Tuesday, January 26, 2010

James W. Hall

James W. Hall recently presented his new book, Silencer, at Inkwood Books in Tampa. Hall started his career by writing poetry.  Luckily for his many fans he switched to writing mystery/suspense stories set in the messed up state of Florida. He won a Shamus Award for best novel from the Private Eye Writers of America for Blackwater Sound.  He won an Edgar Award from the Mystery Writers of America for his short story, “The Catch” which was published in Greatest Hits: Original Stories of Assassins, Hitmen, and Hired Guns.

During his presentation Hall shared with the audience his like for John D. MacDonald’s Travis McGee mysteries, and the influence these stories have on his own writing.  My friends and I also enjoyed the Travis McGee novels.  This could explain the popularity of Hall among my contemporaries, and the large percentage of males in the audience.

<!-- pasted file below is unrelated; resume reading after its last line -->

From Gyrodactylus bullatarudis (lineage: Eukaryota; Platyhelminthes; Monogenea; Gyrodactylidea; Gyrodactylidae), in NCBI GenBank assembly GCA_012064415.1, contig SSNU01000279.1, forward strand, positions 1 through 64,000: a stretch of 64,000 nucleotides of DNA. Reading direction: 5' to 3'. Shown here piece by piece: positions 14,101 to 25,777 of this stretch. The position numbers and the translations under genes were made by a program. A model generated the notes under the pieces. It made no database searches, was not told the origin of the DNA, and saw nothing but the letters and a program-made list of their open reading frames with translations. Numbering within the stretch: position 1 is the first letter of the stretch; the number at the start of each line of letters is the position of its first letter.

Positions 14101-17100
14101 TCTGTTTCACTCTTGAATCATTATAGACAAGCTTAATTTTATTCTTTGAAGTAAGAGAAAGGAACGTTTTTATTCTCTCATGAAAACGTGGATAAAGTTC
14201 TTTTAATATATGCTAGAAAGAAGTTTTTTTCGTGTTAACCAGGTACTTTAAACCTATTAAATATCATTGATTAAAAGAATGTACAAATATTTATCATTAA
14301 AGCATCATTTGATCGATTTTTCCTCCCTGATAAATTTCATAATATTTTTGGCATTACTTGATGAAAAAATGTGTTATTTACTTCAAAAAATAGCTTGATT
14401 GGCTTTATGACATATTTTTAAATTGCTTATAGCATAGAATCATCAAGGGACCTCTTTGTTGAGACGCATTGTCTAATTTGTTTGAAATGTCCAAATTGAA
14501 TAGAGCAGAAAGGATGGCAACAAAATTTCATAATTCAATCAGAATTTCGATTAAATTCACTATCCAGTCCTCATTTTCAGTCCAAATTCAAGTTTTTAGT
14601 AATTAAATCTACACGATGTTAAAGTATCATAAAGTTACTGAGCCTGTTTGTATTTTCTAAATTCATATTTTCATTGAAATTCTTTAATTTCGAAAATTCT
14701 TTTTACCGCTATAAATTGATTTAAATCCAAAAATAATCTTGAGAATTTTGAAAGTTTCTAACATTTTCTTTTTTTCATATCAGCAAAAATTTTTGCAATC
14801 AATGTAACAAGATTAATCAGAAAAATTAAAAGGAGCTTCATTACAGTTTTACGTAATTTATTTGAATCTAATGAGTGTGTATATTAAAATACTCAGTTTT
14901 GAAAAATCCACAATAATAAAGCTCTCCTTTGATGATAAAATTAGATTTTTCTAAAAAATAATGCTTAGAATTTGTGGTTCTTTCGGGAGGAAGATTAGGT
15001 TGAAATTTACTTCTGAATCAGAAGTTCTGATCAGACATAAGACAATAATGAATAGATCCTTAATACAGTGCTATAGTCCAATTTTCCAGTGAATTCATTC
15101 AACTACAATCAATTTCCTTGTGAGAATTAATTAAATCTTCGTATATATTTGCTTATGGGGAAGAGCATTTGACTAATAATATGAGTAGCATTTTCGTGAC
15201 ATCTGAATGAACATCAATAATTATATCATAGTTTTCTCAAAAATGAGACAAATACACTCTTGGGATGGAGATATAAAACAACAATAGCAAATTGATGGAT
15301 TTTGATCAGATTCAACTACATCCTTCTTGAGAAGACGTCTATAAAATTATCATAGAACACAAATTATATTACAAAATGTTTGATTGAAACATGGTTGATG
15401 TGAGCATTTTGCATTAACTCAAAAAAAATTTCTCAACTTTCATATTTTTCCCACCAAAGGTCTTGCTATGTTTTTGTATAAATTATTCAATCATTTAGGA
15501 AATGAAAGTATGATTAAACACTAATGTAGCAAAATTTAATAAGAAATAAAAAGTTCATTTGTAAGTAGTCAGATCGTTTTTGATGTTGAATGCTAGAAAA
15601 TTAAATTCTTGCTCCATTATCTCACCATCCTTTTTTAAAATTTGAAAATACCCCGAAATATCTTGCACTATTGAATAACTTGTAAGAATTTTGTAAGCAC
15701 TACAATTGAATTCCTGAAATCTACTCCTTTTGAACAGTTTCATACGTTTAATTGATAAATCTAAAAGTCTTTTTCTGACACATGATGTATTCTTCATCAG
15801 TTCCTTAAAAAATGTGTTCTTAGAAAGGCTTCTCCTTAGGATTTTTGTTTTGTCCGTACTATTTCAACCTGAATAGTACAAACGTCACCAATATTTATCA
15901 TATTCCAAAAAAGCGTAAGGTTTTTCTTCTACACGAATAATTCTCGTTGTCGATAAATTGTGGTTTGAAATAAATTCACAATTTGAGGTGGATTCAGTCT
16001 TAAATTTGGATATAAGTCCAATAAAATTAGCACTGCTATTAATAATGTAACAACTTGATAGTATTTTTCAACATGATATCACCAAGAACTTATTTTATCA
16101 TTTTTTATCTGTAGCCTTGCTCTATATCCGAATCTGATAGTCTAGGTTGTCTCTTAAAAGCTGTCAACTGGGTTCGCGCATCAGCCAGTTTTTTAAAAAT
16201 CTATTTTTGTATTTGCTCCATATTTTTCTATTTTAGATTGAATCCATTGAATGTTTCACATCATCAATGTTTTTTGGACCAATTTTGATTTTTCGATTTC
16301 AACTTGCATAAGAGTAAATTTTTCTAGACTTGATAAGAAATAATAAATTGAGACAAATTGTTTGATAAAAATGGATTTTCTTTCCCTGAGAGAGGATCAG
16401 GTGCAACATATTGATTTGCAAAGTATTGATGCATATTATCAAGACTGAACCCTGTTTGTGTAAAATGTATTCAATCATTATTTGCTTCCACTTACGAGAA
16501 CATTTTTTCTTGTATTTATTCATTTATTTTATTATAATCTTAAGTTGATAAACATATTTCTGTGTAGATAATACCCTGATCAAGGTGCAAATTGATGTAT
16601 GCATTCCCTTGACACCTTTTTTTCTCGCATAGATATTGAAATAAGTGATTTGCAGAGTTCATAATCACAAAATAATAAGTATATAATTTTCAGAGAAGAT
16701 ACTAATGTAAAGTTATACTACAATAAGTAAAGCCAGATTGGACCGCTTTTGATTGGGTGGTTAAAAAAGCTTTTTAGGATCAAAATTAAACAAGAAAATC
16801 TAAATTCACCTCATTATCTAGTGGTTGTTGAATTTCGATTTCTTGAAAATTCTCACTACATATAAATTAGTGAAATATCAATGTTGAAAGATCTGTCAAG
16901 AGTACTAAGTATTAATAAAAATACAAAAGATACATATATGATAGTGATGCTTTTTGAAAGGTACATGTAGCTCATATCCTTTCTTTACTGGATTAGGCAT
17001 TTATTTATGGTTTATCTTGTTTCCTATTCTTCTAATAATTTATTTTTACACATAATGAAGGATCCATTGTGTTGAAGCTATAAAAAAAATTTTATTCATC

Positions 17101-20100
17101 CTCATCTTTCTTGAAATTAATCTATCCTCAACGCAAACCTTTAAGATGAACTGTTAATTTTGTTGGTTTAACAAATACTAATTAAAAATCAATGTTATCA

Hall admits his main protagonist, Thorn, differs from McGee on a couple of points.  McGee tends to be outgoing, and he does salvage jobs for people.  He assists people in regaining assets through various means that may or may not be legal, and he keeps a percentage of whatever he recovers.   Thorn on the other hand, tends to be a loner, and trouble finds him.  One thing the two protagonists share is the likelihood their female companions will experience untimely deaths.

Hall also made the point concerning the importance of character growth.  He follows the traditional literary approach that the character should grow/change from the beginning to the end of the book.  “The character ends in a different psychological place than where he begins.” I agree with the importance for the character to change or evolve in a story.  I have quit reading a couple of mystery series because the character does not grow.  The character becomes predictable, and makes the same mistakes in every book.

I enjoyed the author discussion today. He managed his time well, and entertained questions from the audience.  During the signing he shook hands, and had time to chat with the attendees. Inkwood Books provided a comfortable location for the discussion and had plenty of books on hand for the signing.  

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